Egawa:

  "Beyond compliance" is the key. Most of the problems we face outside Japan spring from cultural or religious values. With the language gap, we miss 10 to 20% of daily communication. We have to work in environments where we tend to misunderstand or be misunderstood, and problems do occur.

Ogawa:

  Issues in global business occur beyond the legal sphere. For example, some Asian countries are not too concerned about human rights violations or have quite permissive laws on bribery. Even in such countries, you must have your own standard of conduct. Otherwise, it's possible to start to take bribery for granted in countries with permissive attitudes.

Hitachi Solutions's CSR

(1):Human rights and labor practices

Mr. Mitsuo Ogawa

Mr. Mitsuo Ogawa

Ogawa:

  You have to understand ISO 26000 from both the defensive and the offensive perspective. The defensive perspective refers to risk management, which covers today's theme of human rights and labor practices. The offensive perspective is about considering how you are going to address social issues through business and the specific social issues that you will focus on, which can be summed up by the word "materiality."
  The Hitachi Group's CSR Policy is well balanced, comprising both defensive and offensive policy items. It is a great advantage and will help you work on ISO 26000. You will not lose direction if you implement the Policy in a steady manner.
  Back to the topic of defense, global human rights issues are different in nature to issues of sexual harassment or workplace bullying observed in Japan. On the global scale, human rights issues involve discrimination against vulnerable groups on the basis of religion, race, or membership of a minority group. There have been prominent international moves on human rights, including the publication of the Ruggie Report and the OECD Guidelines for Multinational Enterprises.

Ishikawa:

  Our company is characterized by our focus on people. As our work involves many "mission critical" areas, such as banking and railways, employees often have to work overtime. Since such workloads tend to be assigned to specific employees, there is the potential for health problems to arise. Additionally, because our system engineers (SEs) are stationed on-site at the client's premises, the management of their conditions is also a challenge. Improving working conditions in these circumstances is difficult to achieve with a single measure, so we have launched a comprehensive package of measures.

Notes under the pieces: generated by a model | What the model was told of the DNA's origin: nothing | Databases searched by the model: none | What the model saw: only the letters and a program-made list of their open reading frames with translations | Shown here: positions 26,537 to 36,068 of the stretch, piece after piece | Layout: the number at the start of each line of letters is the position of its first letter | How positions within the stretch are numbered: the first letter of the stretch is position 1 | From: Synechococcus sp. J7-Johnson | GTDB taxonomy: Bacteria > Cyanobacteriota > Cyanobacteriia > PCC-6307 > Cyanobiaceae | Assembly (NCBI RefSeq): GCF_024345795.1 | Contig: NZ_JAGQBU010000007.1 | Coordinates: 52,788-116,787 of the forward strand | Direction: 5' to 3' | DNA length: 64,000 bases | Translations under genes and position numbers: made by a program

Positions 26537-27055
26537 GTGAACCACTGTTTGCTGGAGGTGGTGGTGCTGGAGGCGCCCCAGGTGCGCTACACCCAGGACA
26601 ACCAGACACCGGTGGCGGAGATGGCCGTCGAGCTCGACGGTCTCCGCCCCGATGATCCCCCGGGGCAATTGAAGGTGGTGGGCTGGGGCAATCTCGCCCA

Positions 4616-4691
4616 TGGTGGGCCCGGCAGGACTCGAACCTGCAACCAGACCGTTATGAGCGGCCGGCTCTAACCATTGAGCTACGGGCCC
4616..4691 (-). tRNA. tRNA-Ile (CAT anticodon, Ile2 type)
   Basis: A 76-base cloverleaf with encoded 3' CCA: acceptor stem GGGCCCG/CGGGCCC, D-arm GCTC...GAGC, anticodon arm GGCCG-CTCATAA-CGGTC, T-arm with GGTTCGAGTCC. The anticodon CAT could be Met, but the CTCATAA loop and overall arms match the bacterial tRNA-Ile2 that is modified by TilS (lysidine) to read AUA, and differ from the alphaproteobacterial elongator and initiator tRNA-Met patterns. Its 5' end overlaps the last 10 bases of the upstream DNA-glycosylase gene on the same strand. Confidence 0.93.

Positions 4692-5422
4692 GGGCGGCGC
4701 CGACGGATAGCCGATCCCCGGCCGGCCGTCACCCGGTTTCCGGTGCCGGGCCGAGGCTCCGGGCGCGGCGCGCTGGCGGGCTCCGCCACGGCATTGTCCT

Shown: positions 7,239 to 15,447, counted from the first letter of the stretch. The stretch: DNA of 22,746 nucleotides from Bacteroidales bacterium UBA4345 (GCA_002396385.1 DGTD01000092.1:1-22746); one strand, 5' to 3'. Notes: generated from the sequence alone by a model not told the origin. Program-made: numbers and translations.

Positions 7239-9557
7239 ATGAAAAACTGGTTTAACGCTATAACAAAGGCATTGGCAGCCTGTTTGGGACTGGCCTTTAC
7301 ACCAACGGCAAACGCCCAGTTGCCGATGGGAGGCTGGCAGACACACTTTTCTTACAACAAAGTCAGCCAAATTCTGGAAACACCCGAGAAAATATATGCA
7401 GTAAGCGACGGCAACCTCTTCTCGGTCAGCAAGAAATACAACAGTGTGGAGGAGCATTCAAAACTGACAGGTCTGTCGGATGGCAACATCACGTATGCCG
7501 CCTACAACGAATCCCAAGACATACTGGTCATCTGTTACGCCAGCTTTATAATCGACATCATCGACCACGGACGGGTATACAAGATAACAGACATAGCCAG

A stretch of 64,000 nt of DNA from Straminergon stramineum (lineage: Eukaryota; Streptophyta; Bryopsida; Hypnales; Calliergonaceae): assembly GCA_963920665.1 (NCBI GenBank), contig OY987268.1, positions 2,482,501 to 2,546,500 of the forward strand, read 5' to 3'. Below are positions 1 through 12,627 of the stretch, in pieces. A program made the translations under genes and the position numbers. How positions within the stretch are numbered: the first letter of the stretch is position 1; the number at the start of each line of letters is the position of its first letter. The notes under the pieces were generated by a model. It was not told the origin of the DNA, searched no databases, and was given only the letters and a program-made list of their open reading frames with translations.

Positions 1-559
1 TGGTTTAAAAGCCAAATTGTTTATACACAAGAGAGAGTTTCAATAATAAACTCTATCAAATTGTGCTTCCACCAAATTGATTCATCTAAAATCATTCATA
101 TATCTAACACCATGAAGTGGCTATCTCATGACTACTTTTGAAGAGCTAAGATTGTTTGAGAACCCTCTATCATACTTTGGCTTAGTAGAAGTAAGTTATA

The largest of these is a new set of systems. We enhanced our work-life balance system to ensure that we offer our employees work that is both challenging and worthwhile. Our second measure was to reduce total working hours. The third was health management and the fourth was communication. We felt that it was important to work on that last point, as we cannot promote the first two measures without good workplace communication.

Ogawa:

  One of the main features of your company is that you have improved working conditions, based on your understanding that employees are the company's biggest stakeholders. You have some very unique systems, such as subsidizing extended childcare and organizing "Dandantobi " (leapfrog) meetings where employees can talk with the boss of their immediate supervisor. You should be proud that these grassroots measures have resulted in the creation of a pleasant working environment. Being the first company in the Hitachi Group to have appointed a female officer is another asset. You should give yourself more credit for these achievements.
  As your company has set itself the goal of increasing the percentage of female managers, I would like to introduce the concept of "inclusion." While "diversity" means simply having many different elements, "inclusion" refers to developing a culture that embraces diversity. You should work on both of these in tandem.
  Your company has promoted diversity to some extent, but do you have a welcoming culture? I assume you intend to develop international leaders in the future. If so, you need to think about whether the work environment is welcoming to non-Japanese. These will be your future challenges. You will also be required to proactively disclose relevant figures.

Ando: